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Avoiding financial hornswogglers

skeleton pirates.jpg

Ahoy me hearties. This be International Talk Like a Pirate Day. Knew ye that such a thing abounded?

That’s quite enough of that. But seriously, we thought it might be a good moment to remind you how to avoid those real life pirates who would steal all yer treasure (that will be your pension fund) and leave you adrift on the good ship poverty.  

Fortunately, the Pensions Regulator has done the hard work for us, identifying the most common tactics used by pension scammers to trick savers out of their savings (no skull and crossbones here):

  • A cold call, text message, website pop-up or someone coming to the door offering a ‘free pension review’, ‘one-off investment opportunity’ or ‘legal loophole’.
  • Any marketing materials that promise returns of over 8% on an investment. With long-term government bonds paying 2-3% and the dividend income from the stock market at around 4%, anything that promises substantially higher returns is likely to be very risky.
  • Paperwork delivered to your door by courier that requires immediate signature. No-one should be hurried into making any decision involving something as important as their pensions savings.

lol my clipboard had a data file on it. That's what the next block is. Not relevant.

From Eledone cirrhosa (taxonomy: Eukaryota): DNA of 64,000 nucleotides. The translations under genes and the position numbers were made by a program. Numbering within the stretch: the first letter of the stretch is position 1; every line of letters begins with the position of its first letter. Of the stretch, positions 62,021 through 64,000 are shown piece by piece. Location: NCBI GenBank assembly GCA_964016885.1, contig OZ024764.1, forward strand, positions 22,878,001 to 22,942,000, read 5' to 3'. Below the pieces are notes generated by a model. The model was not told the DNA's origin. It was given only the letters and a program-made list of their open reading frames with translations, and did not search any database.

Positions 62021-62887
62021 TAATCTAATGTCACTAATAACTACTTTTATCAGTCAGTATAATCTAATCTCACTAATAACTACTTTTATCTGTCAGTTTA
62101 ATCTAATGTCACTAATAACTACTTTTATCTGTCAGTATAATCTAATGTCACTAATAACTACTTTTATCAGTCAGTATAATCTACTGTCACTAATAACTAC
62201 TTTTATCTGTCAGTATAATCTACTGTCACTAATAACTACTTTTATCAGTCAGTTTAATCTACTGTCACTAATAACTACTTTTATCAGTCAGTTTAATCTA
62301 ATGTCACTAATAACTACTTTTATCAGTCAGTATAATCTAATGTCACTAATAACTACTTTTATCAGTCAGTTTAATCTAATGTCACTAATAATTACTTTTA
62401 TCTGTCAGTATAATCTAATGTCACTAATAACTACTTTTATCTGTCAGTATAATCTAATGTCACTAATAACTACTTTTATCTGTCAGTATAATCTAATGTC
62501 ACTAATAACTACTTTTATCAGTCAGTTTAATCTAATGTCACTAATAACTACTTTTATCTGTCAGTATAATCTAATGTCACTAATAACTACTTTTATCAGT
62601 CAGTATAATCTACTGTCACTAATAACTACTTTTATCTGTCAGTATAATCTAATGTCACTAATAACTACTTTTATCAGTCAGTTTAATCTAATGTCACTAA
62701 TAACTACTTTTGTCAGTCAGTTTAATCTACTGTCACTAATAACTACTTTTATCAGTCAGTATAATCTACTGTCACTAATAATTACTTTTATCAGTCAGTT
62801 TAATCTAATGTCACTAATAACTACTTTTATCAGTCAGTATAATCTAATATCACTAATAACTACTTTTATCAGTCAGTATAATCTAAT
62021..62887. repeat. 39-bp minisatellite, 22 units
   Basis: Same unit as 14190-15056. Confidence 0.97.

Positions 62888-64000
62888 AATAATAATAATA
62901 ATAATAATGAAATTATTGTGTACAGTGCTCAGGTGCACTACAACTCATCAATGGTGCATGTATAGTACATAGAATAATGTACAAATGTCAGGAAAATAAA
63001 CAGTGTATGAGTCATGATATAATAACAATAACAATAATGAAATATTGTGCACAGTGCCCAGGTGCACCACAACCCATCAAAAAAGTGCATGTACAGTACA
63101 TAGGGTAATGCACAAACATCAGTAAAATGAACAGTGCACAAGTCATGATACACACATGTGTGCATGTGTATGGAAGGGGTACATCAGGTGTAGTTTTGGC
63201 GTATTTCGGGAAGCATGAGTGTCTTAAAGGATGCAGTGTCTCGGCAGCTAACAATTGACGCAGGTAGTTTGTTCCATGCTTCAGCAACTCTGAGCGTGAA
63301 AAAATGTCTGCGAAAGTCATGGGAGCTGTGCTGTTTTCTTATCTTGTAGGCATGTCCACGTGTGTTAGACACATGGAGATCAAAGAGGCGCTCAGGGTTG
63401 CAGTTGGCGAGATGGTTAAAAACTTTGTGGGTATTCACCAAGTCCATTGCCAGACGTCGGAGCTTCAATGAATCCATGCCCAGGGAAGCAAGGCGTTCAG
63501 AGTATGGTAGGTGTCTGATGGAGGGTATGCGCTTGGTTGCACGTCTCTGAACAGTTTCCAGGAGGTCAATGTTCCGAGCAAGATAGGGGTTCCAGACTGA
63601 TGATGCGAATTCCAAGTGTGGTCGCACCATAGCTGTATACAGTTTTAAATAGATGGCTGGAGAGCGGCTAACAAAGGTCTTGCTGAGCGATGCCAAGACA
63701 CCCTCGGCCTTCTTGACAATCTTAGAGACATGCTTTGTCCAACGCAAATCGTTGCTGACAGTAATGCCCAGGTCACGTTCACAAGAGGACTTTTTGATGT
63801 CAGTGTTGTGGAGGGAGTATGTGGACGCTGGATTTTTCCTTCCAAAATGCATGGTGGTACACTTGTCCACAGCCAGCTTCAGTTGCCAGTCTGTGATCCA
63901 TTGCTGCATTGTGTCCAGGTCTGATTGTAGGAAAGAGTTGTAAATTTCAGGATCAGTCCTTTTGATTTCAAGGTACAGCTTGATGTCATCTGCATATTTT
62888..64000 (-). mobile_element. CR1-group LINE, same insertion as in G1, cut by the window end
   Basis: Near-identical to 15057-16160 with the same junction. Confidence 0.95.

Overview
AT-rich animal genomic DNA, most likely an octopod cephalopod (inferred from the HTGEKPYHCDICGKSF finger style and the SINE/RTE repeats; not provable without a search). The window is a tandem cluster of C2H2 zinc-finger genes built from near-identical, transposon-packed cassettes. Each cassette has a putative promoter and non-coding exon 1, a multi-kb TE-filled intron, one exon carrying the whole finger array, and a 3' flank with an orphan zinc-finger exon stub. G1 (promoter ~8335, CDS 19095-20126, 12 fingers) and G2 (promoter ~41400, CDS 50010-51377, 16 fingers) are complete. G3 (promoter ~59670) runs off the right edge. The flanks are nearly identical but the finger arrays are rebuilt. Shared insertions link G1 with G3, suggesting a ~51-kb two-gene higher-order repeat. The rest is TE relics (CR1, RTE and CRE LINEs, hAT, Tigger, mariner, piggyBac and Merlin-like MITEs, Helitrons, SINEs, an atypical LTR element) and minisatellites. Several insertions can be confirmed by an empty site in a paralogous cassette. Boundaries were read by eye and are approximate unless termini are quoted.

• A proposal to put money in a single investment. In most circumstances, financial advisers will suggest diversification of assets.
  • Anybody who claims that pension assets can be accessed before age 55. They can’t.
  • Transfers of money overseas.

Reputable companies don’t approach you unsolicited. Alarm bells should ring whenever a third party gets in touch about your finances. Call the Pensions Advisory Service (TPAS) on 0300 123 1047 before signing anything.

It’s not just your pension fund that can attract pirates. There are plenty of crooked investments out there as well. If you’re investing in something outside the mainstream, do your homework. Don’t be seduced by the promise of high returns or bamboozled into making quick decisions. Look at what others say about a company and check Scamwatch. You should check a firm is registered with the FCA before doing business with them.

There be plenty a scurvy knave out for your gold. Be wise and don’t let the pirates win.

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